A parade like no other is a great way to describe the Spanish Town Mardi Gras Parade which takes place in Downtown Baton Rouge each year on the Saturday before Mardi Gras. This year, that date is February 22nd, and the parade begins at 12 noon and lasts until around 4:00 pm. Parade-goers dress in costume, mostly decorated with Pink Flamingos.
There is no better way to understand the history of this parade from the beginning up to today than by reading Dr. Joceyln Hazelwood Donlon’s blog* which is on the Spanish Town Mardi Gras website. Dr. Donlon is a folklorist in Baton Rouge and is a resident of Spanish Town and a participant in the day’s festivities. Her blog is paraphrased below, but it is an interesting read and it will give you a new appreciation for the Spanish Town Mardi Gras Krewe and parade.
“It’s a Very Pink Day in my Neighborhood” says Dr. Donlon as she writes about the Pink Flamingos in her historic neighborhood of Spanish Town in Downtown Baton Rouge, which was founded in 1805, two years after the Louisiana Purchase. Baton Rouge was not part of the Louisiana Purchase, purchased by the American Government. It was included in the parishes known as the “Florida Parishes” known as part of West Florida owned by Spain. Its settlers, people from the Canary Islands located off the coast of Spain, desired to keep their Spanish heritage, language and community. Today the sense of community in the neighborhood is more a sense of difference. Pink Flamingos have been adopted as the neighborhood “mascot”. Though some people feel that pink flamingos show poor taste, the citizens of this area feel that “Bad taste is better than no taste at all.” Today many of the yards display pink flamingos of some type year around. People from all walks of life live in Spanish Town and college students rent apartments there. All people are welcome, even unusual ones.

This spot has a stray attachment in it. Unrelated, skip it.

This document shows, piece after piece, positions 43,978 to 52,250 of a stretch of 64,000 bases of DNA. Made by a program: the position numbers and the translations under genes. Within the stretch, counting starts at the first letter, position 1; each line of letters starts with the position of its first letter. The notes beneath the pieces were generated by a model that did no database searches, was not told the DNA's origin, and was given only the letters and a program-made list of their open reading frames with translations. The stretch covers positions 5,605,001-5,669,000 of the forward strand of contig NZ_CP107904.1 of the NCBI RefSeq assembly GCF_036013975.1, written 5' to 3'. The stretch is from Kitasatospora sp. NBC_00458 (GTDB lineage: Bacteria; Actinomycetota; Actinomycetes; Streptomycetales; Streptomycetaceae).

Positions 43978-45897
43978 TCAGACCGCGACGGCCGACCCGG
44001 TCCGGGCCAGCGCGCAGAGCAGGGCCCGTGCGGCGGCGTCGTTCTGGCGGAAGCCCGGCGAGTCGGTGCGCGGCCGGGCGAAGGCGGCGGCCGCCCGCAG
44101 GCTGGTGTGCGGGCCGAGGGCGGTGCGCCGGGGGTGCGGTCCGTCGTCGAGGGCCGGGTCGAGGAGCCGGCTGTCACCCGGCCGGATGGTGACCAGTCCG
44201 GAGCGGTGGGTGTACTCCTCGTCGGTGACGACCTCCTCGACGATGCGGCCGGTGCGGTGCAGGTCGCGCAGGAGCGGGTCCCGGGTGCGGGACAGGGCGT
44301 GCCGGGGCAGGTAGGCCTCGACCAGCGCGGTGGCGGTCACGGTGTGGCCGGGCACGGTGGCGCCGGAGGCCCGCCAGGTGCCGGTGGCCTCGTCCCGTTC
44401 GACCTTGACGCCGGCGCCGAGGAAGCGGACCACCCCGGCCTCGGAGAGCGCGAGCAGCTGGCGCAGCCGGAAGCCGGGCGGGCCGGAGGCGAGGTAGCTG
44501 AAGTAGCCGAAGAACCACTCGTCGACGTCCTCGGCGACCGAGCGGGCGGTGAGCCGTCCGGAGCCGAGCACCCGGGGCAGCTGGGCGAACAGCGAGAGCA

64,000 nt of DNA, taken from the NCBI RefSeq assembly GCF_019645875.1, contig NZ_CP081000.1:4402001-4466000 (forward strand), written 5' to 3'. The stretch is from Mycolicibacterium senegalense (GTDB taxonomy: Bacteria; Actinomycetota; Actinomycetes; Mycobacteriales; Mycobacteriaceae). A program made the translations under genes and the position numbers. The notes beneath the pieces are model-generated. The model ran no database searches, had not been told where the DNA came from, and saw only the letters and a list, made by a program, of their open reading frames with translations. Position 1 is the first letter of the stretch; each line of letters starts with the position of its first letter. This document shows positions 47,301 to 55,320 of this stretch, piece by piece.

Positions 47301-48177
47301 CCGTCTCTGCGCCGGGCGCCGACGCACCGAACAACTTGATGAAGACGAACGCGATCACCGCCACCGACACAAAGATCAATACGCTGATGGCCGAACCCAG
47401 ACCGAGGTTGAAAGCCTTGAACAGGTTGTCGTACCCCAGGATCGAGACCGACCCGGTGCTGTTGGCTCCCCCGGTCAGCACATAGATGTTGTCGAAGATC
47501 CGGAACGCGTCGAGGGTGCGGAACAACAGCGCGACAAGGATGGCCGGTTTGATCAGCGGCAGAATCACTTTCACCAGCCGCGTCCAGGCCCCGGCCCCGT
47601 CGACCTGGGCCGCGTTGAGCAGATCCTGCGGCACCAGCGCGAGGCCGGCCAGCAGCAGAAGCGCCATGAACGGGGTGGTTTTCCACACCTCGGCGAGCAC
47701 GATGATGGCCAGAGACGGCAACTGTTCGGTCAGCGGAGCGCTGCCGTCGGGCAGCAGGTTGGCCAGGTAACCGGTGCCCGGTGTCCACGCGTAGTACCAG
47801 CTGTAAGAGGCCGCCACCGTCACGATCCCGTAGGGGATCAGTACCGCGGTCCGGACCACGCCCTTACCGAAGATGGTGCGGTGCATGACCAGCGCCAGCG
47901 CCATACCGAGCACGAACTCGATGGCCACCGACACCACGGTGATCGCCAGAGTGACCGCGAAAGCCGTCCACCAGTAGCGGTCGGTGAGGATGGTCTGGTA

It is along Spanish Town Road where the Spanish Town Mardi Gras Parade takes place. The first parade, which was extremely small, consisted of people who walked down the street rather than rode in vehicles. There were so few people along the parade route that the spectators would catch a few beads and run to the next corner and throw the beads back to the marchers, so that the parade could continue. Today the parade has grown to be large and one of the most popular in Baton Rouge. It certainly bears a unique concept.
Like all Mardi Gras krewes, this parade has a king and a queen. In 1996, the king was a dog. The Pink Flamingo became the symbol of the Krewe. It’s apparent when Mardi Gras time is here because Pink Flamingos show up in the LSU lakes, though people make it a game to steal them.
The parade is not intended to be “family-friendly” and can be a bit indecent. The parade has a theme each year which is intended to be “tacky”. Awards are given for various categories and the bribing of judges is not only permitted, it is encouraged.
Donations of $25 are required to get into the Mardi Gras Ball and all donations are given to the Food Bank. Attendees buy tickets in advance, dress in creative costume and even decorate their tables. What fun!
This year, the parade route has been lengthened to help spread out the crowds for more safety and fun.
*Used with permission from Dr. Joceyln Hazelwood Donlon